Proposed Texas textbooks distort climate change facts

"An examination of how proposed social studies textbooks for Texas public schools address climate change reveals distortions and bias that misrepresent the broad scientific consensus on the phenomenon," charged the Texas Freedom Network and the National Center for Science Education in a joint press release issued on September 15, 2014. Accompanying the press release was a brief analysis (PDF) of the treatment of climate change in the textbooks.

Among the most problematic claims about climate science in the social studies textbooks submitted for state adoption:  a statement that fossil fuel emissions have caused a hole in the ozone layer over Antarctica; a claim that scientists "disagree about what is causing climate change"; and a quotation from a notorious climate change denial organization presented in rebuttal of the Intergovernmental Panel on Climate Change.

"The scientific debate over whether climate change is happening and who is responsible has been over for years, and the science textbooks Texas adopted last year make that clear," explained NCSE's Minda Berbeco. "Climate change will be a key issue that future citizens of Texas will need to understand and confront, and they deserve social studies textbooks that reinforce good science and prepare them for the challenges ahead."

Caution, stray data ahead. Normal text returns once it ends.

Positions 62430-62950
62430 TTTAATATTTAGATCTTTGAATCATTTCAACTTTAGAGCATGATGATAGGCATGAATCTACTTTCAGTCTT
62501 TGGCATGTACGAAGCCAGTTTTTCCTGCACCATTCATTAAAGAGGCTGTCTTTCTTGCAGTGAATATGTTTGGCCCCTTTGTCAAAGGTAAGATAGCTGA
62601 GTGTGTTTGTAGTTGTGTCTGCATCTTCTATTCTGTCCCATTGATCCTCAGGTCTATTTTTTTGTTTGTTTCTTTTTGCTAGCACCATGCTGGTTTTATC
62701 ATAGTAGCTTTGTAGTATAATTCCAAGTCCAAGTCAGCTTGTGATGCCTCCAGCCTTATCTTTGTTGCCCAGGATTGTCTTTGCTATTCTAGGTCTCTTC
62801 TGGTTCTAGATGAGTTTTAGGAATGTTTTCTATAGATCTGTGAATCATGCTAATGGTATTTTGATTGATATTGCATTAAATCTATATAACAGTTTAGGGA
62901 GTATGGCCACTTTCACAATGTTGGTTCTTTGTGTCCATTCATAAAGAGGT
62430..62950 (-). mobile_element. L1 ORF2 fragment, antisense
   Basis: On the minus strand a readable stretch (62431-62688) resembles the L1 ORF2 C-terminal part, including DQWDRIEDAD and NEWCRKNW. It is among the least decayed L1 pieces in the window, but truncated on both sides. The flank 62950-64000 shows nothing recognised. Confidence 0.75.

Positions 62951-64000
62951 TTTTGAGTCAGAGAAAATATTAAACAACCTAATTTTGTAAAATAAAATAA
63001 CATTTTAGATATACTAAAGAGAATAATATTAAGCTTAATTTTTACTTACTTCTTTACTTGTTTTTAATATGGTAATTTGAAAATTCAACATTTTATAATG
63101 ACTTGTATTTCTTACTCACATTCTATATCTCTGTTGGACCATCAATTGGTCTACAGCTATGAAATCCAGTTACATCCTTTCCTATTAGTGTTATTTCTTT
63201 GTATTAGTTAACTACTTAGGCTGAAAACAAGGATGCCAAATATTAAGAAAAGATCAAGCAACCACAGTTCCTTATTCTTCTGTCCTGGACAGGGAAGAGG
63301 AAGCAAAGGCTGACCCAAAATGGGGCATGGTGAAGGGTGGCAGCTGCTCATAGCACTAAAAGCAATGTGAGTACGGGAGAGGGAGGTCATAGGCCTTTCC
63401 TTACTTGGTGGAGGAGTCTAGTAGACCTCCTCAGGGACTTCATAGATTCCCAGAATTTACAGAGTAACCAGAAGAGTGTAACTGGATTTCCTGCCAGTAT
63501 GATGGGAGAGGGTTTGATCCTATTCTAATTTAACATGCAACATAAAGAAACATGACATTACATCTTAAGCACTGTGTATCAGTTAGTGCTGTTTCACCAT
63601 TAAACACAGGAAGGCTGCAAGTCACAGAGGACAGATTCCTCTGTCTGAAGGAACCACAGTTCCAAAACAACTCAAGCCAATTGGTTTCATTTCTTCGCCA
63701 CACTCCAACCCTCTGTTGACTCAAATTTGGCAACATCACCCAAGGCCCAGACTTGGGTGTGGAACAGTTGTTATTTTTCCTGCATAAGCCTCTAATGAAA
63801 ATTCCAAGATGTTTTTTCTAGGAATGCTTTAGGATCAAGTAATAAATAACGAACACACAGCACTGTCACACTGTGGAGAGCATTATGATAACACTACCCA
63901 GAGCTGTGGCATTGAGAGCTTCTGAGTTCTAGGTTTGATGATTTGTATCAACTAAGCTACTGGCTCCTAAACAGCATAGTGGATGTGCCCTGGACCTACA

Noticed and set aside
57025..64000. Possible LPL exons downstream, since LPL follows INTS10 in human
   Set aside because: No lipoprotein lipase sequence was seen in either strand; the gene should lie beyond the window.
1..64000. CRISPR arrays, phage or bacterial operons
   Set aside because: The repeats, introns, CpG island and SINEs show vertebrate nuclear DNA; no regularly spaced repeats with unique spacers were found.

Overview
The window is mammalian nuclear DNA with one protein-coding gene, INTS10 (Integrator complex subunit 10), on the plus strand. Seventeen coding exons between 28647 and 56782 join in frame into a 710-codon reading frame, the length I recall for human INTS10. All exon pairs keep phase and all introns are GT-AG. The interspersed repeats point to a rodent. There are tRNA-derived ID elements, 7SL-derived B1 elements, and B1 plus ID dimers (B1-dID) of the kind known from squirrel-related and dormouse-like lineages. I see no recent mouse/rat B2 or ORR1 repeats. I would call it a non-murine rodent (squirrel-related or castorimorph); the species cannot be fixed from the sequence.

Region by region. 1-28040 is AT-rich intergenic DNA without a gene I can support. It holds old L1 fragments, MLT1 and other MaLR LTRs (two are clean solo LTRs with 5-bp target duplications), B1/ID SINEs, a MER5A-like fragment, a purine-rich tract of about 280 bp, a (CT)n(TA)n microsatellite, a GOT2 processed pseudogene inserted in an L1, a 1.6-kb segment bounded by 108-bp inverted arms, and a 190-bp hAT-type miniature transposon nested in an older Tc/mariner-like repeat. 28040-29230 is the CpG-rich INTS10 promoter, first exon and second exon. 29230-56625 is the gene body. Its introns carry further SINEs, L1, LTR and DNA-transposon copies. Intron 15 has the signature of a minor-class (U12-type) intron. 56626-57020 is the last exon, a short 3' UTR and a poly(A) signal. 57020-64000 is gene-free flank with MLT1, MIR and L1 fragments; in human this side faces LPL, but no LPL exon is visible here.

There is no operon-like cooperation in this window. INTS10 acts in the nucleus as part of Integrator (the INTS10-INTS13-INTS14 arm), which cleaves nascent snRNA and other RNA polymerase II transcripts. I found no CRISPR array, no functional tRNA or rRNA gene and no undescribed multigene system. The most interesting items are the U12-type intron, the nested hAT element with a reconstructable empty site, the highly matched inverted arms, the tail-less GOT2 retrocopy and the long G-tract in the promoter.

But the social studies textbooks under consideration too often fail to reach that goal, added Kathy Miller, president of the Texas Freedom Network Education Fund. "In too many cases we're seeing publishers shade and even distort facts to avoid angering politicians who vote on whether their textbooks get approved," Miller said. "Texas kids deserve textbooks that are based on sound scholarship, not political biases."

According to the Austin American-Statesman (September 10, 2014), the Texas state board of education is scheduled to have a public hearing on the social studies textbooks on September 16, 2014. Thomas Ratliff, a member of the board, told the newspaper that the board considers only whether the books have factual errors and cover fifty percent of the state standards: "If there's a complaint about the standards, that ship has sailed."

The Texas state board of education is expected to make a final decision on the social studies textbooks in November 2014. Concerned Texans are urged to add their names to a joint petition from NCSE and the Texas Freedom Network which will be delivered to the Texas state board of education and to the publishers of the textbooks in question, demanding that the errors about climate science be removed and corrected.

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